READ: Psalm 136, Malachi 1, Matthew 18, Philemon
The God whose mercy endures forever (Psalm 136), the God whose faithfulness endures to all generations (119:90), is the same God who gets very annoyed with the ministers and missionaries who despise His name. God absorbs all kinds of blasphemies from the unconverted, but when those who bear His name insult Him, God bluntly tells them: “I have no pleasure in you” (Mal. 1:10). We who claim Jesus as Lord and Master tend to insult and offend Him in two primary ways: sneering at the sacraments and submitting our second best worship.
Sneering at the Sacraments. Malachi points out that priests (those appointed to represent the Lord) tend to say by word and deed that “the table of the Lord is contemptible” (v. 7). When we do not sanctify God’s means of communication to us, we insult Him. God has set apart the Scripture to reveal Himself; God has set apart His table that we might reverence what He has done on the cross; God has reserved marriage for a platform which glorifies Him; and God has ordained baptism to be a holy and joyous celebration. When we cavalierly approach and abuse the sacraments of the Church, we despise the Lord and we offend Him. The modern Christian takes pride in an irreverent spirituality and in doing so loses a sense of the majesty of God. We have reduced God from sovereign to empathetic and tolerant friend, and He will have none of it. God will not be reduced, even by His servants–especially by His servants. A reduction of respect for God’s means of revealing Himself is the first step towards rebellion.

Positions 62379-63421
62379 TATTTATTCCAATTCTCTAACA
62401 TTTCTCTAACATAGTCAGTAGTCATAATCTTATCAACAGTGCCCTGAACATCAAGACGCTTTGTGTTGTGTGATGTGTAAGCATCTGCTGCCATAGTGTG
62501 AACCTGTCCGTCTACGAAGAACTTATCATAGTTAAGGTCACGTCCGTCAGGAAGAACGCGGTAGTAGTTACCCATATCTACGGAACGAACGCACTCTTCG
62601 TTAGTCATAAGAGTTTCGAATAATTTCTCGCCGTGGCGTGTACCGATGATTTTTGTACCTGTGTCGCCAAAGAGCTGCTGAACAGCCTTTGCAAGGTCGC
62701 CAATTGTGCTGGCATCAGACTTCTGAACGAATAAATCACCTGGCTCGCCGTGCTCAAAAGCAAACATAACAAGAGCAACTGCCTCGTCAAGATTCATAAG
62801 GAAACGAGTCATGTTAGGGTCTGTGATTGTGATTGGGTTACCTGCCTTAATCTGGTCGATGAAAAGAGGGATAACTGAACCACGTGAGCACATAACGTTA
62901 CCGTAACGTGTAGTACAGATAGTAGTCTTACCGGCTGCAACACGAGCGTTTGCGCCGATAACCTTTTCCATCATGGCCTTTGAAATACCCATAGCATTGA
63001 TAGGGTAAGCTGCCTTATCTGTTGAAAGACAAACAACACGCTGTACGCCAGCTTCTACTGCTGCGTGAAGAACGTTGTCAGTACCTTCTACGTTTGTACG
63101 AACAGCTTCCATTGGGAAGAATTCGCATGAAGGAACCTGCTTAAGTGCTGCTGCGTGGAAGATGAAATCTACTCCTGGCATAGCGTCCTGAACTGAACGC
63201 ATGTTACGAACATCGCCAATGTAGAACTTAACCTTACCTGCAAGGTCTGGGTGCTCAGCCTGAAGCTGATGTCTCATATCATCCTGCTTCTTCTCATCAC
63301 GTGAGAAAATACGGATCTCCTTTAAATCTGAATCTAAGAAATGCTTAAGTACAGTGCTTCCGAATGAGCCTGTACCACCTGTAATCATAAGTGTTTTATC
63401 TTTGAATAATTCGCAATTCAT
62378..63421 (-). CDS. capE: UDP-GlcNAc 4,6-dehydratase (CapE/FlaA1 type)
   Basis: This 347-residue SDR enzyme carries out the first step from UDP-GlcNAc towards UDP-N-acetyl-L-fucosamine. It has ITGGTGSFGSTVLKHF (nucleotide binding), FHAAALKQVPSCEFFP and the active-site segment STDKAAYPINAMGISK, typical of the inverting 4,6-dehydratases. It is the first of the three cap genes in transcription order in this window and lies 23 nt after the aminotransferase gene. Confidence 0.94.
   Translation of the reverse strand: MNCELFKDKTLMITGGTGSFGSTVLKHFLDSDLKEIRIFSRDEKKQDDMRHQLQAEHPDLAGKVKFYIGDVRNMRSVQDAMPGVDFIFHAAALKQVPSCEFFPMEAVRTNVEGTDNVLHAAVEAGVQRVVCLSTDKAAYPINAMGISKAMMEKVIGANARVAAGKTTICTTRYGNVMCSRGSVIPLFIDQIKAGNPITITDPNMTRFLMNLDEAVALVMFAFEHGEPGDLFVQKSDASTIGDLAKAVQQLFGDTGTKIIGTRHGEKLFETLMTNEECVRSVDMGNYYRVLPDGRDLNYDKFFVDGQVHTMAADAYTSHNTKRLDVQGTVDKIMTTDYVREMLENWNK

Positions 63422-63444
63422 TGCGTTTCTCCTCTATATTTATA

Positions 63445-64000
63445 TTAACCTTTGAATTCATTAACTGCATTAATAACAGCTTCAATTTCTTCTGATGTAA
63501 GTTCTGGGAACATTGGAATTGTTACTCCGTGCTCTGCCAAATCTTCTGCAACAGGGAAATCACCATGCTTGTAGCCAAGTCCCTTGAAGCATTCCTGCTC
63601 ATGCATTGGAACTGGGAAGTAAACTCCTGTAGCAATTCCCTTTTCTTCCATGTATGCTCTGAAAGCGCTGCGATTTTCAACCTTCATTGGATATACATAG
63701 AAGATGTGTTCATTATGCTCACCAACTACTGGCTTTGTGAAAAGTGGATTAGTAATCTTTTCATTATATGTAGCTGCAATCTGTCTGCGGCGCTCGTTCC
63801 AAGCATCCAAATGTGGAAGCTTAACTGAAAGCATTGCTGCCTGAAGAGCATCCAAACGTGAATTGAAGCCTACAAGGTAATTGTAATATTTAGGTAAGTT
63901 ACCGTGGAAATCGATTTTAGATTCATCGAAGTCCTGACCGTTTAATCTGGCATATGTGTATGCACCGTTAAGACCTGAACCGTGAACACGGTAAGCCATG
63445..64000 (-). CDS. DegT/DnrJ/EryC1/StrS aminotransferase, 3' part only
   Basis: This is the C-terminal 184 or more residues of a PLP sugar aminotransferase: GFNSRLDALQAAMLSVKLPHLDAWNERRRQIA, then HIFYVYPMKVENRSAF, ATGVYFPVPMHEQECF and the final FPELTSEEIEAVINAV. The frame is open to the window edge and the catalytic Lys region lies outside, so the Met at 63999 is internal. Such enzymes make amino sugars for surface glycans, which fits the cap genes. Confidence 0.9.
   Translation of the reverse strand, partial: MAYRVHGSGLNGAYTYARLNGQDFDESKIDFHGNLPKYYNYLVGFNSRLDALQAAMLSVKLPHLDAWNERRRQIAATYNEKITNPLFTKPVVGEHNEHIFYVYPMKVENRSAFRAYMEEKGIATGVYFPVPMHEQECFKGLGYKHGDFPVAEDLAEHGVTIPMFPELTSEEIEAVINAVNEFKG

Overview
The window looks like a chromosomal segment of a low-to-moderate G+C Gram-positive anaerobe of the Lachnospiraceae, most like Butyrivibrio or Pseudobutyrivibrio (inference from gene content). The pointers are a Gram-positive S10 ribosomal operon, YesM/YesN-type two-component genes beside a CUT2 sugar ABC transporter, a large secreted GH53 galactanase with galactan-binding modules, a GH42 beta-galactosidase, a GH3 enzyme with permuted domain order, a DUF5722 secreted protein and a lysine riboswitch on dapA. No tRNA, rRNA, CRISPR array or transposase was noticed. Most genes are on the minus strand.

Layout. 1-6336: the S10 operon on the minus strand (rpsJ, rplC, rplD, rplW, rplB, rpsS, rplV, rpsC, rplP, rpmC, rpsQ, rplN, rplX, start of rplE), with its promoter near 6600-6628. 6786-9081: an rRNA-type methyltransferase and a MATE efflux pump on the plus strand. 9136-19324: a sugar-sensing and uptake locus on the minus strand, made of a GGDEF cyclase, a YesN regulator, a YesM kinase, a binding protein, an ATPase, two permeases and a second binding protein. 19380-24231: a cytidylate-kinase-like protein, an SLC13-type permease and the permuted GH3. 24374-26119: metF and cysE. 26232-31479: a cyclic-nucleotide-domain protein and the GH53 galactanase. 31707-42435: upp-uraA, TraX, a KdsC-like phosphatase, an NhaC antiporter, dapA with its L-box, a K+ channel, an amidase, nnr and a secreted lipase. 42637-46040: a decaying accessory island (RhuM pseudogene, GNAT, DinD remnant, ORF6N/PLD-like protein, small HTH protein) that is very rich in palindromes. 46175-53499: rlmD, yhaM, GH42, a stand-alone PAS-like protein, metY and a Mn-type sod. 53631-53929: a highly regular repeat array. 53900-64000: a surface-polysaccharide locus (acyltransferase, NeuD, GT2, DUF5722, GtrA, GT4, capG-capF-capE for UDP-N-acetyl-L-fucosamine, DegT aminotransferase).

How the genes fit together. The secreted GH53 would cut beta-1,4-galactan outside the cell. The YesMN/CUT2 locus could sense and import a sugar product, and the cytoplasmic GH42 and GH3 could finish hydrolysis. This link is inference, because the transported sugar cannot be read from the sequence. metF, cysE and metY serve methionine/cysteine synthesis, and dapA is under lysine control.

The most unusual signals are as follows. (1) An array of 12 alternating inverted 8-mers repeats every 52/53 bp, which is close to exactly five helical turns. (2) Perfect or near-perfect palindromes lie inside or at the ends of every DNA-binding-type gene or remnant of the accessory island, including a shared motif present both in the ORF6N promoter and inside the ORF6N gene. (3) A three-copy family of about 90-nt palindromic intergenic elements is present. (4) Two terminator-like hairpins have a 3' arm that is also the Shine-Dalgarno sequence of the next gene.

Submitting Our Second Best. Malachi points out when we give lame, blind, sick, blemished sacrifices (vv. 8, 14), we are despising Him in what is a blatant evil act. When we give God less than our best, we are kindling a fire on His altar in vain (v. 10). Christian worship can be irritating to Jesus. When worship is half hearted, when worship is performance oriented, when it is more about the show than the Savior, Jesus looks down on all the noise (even when it happens in churches) as evil. We no longer bring animals to the House of the Lord for sacrifice; today we bring our energy, time, passion, zeal, intensity, enthusiasm, and devotion. When we are more exuberant about sports than praise, then our praise is offensive to God and evil in His ears. When we are more devoted to our children than our heavenly Father, then our devotion is diminished in His sight. When we lavish our resources on retirement, comfort, clothes, or restaurants, and not on God’s great passion to be known in all the earth, then our token missions giving is offensive and even repugnant to Him. We are so proud of half-hearted efforts (i.e. blemished sacrifices); God is disgusted and offended with them. If God’s name is to be great among the nations (v. 11), our offerings must be pure.